Romsdalsfjord

From Wikipedia, the free encyclopedia
Jump to: navigation, search
Romsdalsfjord
Romsdalsfjord is located in Møre og Romsdal
Romsdalsfjord
Romsdalsfjord
Location in Møre og Romsdal
Location Romsdal, Møre og Romsdal
Coordinates 62°39′08″N 7°15′41″E / 62.6523°N 7.2615°E / 62.6523; 7.2615Coordinates: 62°39′08″N 7°15′41″E / 62.6523°N 7.2615°E / 62.6523; 7.2615
Basin countries Norway
Max. length 88 kilometres (55 mi)
Settlements Molde, Åndalsnes

Romsdalsfjord or Romsdal Fjord[1][2][3] (Norwegian: Romsdalsfjorden) is the ninth-longest fjord in Norway. It is 88 kilometres (55 mi) long and located in the Romsdal district of Møre og Romsdal county. It flows through the municipalities of Midsund, Haram, Vestnes, Molde, Nesset, and Rauma. The deepest point in the fjord is just southwest of the town of Molde, where it is 550 metres (1,800 ft) deep.[4] Romsdalsfjord is a treshold-fjord as it is separated from the ocean by shallower areas (180 m) at the mouth. Several islands and skerries also shelters the wide central fjord from the Atlantic.[5]

The western inlet of the fjord is generally considered to be between the island of Dryna (in Midsund Municipality) and the village of Brattvåg (in Haram Municipality). A second inlet is to the north, through the Julsundet strait, bound by the island of Otrøya to the west and Molde Municipality to the east.

The fjord branches off to the minor Tresfjorden and Tomrefjorden to the south, while the main body continues an east-west bound direction. The fjord then forks into three main branches: Moldefjorden (which flows into the Fannefjord) runs past the city of Molde north of the Molde Archipelago; Langfjorden, the longer arm of the fjord, with its branches Karlsøyfjorden, Rødvenfjorden, and the picturesque Eresfjorden, in the middle; and finally the southern arm past the town of Åndalsnes, terminating in Isfjorden.

From Eastern Norway, the fjord can be reached through the Gudbrandsdalen at Lesja, down the Romsdal valley to Åndalsnes. This is also the terminus of the Rauma Line.

Veøya—the holy island—is located at a junction between the three main branches of the fjord. This island was the foremost medieval trading center between Trondheim and Bergen. The Medieval Church of St. Peter (Old Veøy Church), from the late 12th century, is now a museum, but still hosts occasional services.

Wolf Larsen, the main character in Jack London's novel 'The Sea-Wolf' claims that he was born in the vicinity of Romsdalsfjord.

Major inflows of freshwater include the Rauma River and Eira River. Unlike many other fjords, Romsdalsfjord has several islands: Molde Archipelago, Otrøya, Midøya, Sekken og Veøya. Salinity is slightly lower at the surface, just below 3 %. Observations around 1930 showed salinity close to 3.5 % and stable temperatures just over 7°C in the deep parts. Heavy, oxygene-rich water from Atlantic typically flow over treshold in April-June and sink to deepest part where old water is displaced.[5] Along the fjord there are examples of hanging valleys, for instance Sjølbotn at Innfjorden. Post-glacial rebound has lifted the land around Romsdalsfjord up to 100 m leaving previous subsea deposits of gravel and clay as wide terraces for instance in the vallay mouths around Åndalsnes, Veblungsnes, Innfjorden and Isfjorden.[6]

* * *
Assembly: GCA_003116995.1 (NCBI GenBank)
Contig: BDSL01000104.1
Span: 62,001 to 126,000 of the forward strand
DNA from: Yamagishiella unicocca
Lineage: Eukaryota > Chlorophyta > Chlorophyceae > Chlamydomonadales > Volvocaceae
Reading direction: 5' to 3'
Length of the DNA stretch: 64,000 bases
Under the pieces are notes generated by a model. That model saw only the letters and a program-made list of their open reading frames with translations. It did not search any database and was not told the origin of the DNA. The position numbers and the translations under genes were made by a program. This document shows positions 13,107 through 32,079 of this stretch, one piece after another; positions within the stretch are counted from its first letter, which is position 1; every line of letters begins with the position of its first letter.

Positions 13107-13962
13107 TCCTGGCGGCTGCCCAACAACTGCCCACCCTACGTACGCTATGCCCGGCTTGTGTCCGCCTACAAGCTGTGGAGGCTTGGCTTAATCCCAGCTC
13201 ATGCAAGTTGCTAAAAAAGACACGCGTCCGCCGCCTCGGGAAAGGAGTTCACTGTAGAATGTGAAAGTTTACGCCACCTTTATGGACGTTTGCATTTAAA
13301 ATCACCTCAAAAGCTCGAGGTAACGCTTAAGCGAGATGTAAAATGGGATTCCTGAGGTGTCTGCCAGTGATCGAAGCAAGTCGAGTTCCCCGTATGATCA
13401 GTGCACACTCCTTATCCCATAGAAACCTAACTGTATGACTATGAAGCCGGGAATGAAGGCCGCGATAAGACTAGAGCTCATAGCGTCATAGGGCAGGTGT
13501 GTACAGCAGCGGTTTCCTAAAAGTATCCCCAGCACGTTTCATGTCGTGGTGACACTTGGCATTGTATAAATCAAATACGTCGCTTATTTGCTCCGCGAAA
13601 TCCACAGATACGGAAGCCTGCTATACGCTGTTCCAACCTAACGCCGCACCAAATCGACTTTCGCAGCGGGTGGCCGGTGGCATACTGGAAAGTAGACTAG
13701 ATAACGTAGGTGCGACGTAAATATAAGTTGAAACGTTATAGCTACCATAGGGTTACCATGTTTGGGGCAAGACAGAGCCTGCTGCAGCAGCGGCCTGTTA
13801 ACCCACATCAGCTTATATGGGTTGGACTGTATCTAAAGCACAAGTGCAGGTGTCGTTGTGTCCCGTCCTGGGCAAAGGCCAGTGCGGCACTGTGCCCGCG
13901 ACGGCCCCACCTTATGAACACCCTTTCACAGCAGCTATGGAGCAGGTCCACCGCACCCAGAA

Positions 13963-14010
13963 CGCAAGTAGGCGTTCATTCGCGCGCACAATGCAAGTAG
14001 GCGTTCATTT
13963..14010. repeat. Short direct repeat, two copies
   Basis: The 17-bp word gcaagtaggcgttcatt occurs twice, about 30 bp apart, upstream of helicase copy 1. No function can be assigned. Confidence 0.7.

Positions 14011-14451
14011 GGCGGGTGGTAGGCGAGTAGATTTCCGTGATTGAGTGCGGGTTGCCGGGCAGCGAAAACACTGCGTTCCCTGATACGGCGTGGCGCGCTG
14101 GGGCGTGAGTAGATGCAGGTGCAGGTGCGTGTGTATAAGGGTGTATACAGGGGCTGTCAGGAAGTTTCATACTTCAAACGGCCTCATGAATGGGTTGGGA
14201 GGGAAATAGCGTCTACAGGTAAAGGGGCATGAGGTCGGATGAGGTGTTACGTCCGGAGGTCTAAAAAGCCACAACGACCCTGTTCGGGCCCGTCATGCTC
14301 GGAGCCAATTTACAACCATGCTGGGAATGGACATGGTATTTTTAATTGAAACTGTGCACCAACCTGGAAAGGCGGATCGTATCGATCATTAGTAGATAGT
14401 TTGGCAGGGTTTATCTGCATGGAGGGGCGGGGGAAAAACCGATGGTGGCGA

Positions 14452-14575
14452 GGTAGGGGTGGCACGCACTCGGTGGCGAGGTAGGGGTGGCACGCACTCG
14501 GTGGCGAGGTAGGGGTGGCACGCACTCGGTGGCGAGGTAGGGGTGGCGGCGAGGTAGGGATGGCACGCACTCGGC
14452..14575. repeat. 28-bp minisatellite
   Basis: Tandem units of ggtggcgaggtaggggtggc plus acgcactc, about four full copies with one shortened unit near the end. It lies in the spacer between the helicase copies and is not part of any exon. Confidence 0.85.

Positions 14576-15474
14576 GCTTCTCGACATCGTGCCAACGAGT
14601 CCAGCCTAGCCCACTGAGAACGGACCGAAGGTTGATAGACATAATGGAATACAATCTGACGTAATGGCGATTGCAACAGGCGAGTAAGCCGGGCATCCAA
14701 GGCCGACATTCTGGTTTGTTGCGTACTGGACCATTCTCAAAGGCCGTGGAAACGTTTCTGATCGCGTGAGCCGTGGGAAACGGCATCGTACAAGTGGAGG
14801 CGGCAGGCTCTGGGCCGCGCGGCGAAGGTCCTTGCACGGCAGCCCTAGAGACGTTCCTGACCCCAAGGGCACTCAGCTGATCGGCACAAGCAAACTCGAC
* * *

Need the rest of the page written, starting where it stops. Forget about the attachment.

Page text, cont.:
Transport[edit]

The Romsdalsfjord was an important transport corridor before the highway that is now the European route E136 between Åndalsnes and Ålesund was completed in 1946. Molde town is connected to the south shore by large ferries to Vestnes dock, this is the fifth busiest ferry crossing in Norway, several vessels run shuttles across the 11 km wide fjord. The car ferry Sølsnes-Åfarnes has operated since 1931. There are no bridges across the main fjord, except the shorter Bolsøy Bridge (to Bolsøy island) and the Tresfjord Bridge across the small Tresfjord branch. Fannefjord Tunnel connects Molde to Bolsøya island.[7] Until 1946 Åndalsnes and the Rauma Line terminus was connected to Molde and Ålesund by boat.[8]

The first cruise ships carrying tourists arrived at Veblungsnes in 1880. The tourism industry boomed when the Rauma Line began operations in 1924 and Trollstigen road opened in 1936.[6]

After the German invasion of Norway on April 9, 1940, Romsdalsfjorden was initially not controlled by German forces. UK forces arrived along Romsdalsfjord and landed at Åndalsnes, then retreated along the fjord two weeks later during heavy fighting.[9]

References[edit]

  1. ^ Merriam, Ray. 2017. Lockheed Hudson: World War 2 in Review Special. Hoosick Falls, NY: Merriam Press, p. 17.
  2. ^ Pearson, Robert. 2015. Gold Run: The Rescue of Norway's Gold Bullion from the Nazis, 1940. Oxford: Casemate, p. 234.
  3. ^ Insight Guides: Norway. 2015. London: APA Publications.
  4. ^ Store norske leksikon. "Romsdalsfjorden" (in Norwegian). Retrieved 2010-10-21. 
  5. ^ a b Braarud, Trygve (1931). Hydrographical and chemical investigations in the coastal waters off Møre and in the Romsdalsfjord. Oslo: I kommisjon hos Dybwad.
  6. ^ a b Ei bok om Rauma. Åndalsnes: Rauma kommune. 1990
  7. ^ Torvik, Arne Inge (2000): Om samferdsel i Møre og Romsdal. Del II: Samfunn og ferdsel. Published by MRF, Molde.
  8. ^ Romsdal og Molde: turistruter, naturforhold, næringsliv, historie og kulturminner. Oslo: Kjenn ditt land. 1925.
  9. ^ Michael Tamelander og Niklas Zetterling (2010): Niende April, Spartacus forlag, Oslo. ISBN 9788243005365